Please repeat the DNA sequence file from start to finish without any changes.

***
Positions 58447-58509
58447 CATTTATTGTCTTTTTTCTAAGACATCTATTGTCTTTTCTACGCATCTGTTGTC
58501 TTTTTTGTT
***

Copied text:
Positions 58447-58509
58447 CATTTATTGTCTTTTTTCTAAGACATCTATTGTCTTTTCTACGCATCTGTTGTC
58501 TTTTTTGTT